More than 300 civil society representatives, diplomats and opposition members yesterday attended a consultation to voice concerns over the controversial draft NGO law, a parliamentary vote on which was reportedly delayed until next week.
The national consultation, organised by the Cooperation Committee for Cambodia (CCC) and held at the Cambodiana Hotel, coincided with yet another march on parliament by hundreds of opponents of the legislation.
The draft bill – which the government says is needed to regulate the sector and stop rogue operators – was again criticised for placing undue restrictions on NGOs and undermining civil society’s role in the Kingdom.
“The stance of civil society groups is still that the government needs to consult more widely, because many of the new articles in the draft deliberately curb freedom of forming NGOs, associations, freedom of assembly, and leave groups exposed to deregistration and fines,” said CCC executive director Soeung Saroeun.
Saroeun acknowledged some positives in the Law on Associations and Non-Governmental Organisations (LANGO), but said 70 per cent of the draft was contrary to Cambodia’s constitution as well as national and international laws.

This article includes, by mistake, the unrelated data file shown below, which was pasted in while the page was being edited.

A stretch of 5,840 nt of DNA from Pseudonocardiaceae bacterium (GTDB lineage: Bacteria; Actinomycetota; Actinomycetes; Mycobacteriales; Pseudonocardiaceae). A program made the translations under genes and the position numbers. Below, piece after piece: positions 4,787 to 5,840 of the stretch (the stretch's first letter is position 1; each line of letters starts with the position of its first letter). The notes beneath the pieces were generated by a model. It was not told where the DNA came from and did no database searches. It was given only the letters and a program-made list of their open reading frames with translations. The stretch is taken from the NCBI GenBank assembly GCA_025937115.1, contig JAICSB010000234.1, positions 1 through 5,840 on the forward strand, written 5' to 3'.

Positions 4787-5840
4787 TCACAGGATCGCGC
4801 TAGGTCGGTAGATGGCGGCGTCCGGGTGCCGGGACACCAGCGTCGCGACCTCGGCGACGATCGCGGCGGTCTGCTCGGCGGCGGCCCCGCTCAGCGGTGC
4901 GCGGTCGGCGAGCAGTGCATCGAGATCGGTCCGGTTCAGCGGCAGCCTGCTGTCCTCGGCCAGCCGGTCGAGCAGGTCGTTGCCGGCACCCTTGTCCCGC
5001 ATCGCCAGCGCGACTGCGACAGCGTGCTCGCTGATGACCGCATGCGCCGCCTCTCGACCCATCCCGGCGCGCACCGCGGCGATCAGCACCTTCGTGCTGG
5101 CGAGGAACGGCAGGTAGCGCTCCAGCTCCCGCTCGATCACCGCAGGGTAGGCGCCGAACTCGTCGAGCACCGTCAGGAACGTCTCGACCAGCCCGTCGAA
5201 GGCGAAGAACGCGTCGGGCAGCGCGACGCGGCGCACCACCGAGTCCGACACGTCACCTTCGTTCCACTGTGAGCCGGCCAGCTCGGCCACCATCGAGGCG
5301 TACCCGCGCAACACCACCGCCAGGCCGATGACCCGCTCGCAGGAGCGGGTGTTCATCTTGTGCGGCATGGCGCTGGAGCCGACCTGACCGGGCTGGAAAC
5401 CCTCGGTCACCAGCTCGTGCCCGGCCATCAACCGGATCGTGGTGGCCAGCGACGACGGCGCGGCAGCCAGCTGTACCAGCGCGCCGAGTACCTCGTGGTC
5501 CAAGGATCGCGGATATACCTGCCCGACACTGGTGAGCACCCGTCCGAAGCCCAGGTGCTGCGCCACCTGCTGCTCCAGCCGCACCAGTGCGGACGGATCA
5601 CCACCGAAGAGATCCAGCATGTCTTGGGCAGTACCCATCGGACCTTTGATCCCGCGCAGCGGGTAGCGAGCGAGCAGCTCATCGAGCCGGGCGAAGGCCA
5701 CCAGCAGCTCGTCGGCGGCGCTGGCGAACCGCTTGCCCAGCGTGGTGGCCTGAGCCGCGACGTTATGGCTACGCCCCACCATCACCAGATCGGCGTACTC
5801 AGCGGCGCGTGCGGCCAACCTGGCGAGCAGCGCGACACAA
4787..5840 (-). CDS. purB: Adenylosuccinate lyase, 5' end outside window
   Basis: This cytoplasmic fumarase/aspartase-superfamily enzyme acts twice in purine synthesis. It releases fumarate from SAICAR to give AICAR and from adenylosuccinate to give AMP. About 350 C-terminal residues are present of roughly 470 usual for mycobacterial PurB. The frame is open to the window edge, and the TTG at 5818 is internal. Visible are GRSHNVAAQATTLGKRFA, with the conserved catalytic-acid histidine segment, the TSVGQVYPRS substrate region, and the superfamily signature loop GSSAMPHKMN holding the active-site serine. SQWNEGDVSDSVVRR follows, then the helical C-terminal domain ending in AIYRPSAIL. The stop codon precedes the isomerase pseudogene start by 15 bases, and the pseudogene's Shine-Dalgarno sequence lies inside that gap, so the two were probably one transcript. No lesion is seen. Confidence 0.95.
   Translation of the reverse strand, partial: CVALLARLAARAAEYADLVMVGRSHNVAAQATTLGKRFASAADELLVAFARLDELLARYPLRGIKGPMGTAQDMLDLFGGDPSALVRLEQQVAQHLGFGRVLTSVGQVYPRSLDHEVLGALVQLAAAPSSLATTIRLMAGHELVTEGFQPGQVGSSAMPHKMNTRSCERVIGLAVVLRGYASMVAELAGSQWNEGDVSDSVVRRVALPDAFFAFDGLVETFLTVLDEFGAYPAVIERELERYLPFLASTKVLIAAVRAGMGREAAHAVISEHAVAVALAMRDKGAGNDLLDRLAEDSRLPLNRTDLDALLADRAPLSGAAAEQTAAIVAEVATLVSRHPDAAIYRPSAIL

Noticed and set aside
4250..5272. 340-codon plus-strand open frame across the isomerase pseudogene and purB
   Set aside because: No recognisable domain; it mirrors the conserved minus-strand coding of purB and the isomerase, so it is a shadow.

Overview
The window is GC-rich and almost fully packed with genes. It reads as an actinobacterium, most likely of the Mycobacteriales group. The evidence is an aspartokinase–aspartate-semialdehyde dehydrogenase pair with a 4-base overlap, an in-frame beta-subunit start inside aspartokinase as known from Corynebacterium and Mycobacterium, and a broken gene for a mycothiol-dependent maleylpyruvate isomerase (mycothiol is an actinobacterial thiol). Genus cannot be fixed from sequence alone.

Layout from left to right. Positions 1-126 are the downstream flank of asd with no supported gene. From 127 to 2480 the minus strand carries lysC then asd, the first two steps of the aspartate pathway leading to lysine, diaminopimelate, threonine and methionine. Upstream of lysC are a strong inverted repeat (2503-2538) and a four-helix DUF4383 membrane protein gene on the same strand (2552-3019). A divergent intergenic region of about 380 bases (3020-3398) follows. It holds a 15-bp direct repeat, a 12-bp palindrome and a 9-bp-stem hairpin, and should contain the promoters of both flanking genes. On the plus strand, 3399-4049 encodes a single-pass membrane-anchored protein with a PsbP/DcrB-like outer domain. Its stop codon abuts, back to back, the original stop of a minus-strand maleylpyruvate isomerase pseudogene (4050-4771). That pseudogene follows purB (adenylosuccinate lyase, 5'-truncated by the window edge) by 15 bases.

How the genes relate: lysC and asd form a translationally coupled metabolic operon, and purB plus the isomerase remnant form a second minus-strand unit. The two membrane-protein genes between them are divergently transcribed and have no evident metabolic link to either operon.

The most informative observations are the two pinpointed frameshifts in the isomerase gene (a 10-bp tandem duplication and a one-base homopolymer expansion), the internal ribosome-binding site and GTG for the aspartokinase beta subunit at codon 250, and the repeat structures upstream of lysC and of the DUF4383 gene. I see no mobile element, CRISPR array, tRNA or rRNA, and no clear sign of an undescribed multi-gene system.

Preap Kol, head of Transparency International Cambodia, said the draft law’s provision on exempting foreign aid delivered via NGOs from tax was positive but ultimately unnecessary, as it was covered in existing legislation.
Chak Sopheap, executive director of the Cambodian Center for Human Rights, called for action to halt the proposed law.
“This involvement is not just a formality, even though there is a small amount of time left, we can still show the unacceptable position of this draft,” she said.
Also yesterday, hundreds of activists protested the bill outside parliament.
Holding banners and shouting anti-LANGO slogans, the group was confronted by more than 100 security guards, though no clashes were reported.
The Venerable Proem Houn, who was among the protesters, said the government should focus its energy on solving land disputes and reducing poverty rather than creating oppressive legislation.
“The creation of this law is aimed at restricting the right to freedom of expression and gathering of citizens,” Houn said.
“This shows that democracy in the country is in recession”.
Meanwhile, Am Sam Ath, a senior investigator with human rights group Licadho, yesterday said protesters were told by officials that the National Assembly’s extraordinary session to vote on the law, initially scheduled for Friday, according to reports, had been postponed until Monday.
According to Licadho’s website, the group has seen official documents to this effect.
This morning, the parliamentary Commission on Foreign Affairs will host a public workshop on the NGO law at the National Assembly, while in the afternoon, members of the Foreign Affairs, Legislation and Justice and Interior Affairs commissions will quiz government officials about the legislation.